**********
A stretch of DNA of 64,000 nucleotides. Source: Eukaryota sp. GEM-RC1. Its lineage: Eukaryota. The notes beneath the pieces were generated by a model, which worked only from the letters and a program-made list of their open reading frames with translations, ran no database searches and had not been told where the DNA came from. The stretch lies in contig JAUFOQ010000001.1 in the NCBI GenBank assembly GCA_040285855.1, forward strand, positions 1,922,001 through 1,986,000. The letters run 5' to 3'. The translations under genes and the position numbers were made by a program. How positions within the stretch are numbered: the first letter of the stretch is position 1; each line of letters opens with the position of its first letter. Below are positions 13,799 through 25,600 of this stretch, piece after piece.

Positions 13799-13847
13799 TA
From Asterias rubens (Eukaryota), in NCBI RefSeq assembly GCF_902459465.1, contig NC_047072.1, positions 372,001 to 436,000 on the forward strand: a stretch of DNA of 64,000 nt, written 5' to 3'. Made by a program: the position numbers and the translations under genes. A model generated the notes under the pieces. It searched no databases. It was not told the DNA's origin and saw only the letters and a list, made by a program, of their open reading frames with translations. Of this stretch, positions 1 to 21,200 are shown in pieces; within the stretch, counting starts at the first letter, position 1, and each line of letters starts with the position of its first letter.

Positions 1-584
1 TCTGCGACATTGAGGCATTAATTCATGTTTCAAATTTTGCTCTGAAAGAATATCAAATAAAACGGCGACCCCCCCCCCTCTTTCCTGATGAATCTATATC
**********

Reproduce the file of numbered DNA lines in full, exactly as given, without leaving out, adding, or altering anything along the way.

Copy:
A stretch of DNA of 64,000 nucleotides. Source: Eukaryota sp. GEM-RC1. Its lineage: Eukaryota. The notes beneath the pieces were generated by a model, which worked only from the letters and a program-made list of their open reading frames with translations, ran no database searches and had not been told where the DNA came from. The stretch lies in contig JAUFOQ010000001.1 in the NCBI GenBank assembly GCA_040285855.1, forward strand, positions 1,922,001 through 1,986,000. The letters run 5' to 3'. The translations under genes and the position numbers were made by a program. How positions within the stretch are numbered: the first letter of the stretch is position 1; each line of letters opens with the position of its first letter. Below are positions 13,799 through 25,600 of this stretch, piece after piece.

Positions 13799-13847
13799 TA
From Asterias rubens (Eukaryota), in NCBI RefSeq assembly GCF_902459465.1, contig NC_047072.1, positions 372,001 to 436,000 on the forward strand: a stretch of DNA of 64,000 nt, written 5' to 3'. Made by a program: the position numbers and the translations under genes. A model generated the notes under the pieces. It searched no databases. It was not told the DNA's origin and saw only the letters and a list, made by a program, of their open reading frames with translations. Of this stretch, positions 1 to 21,200 are shown in pieces; within the stretch, counting starts at the first letter, position 1, and each line of letters starts with the position of its first letter.

Positions 1-584
1 TCTGCGACATTGAGGCATTAATTCATGTTTCAAATTTTGCTCTGAAAGAATATCAAATAAAACGGCGACCCCCCCCCCTCTTTCCTGATGAATCTATATC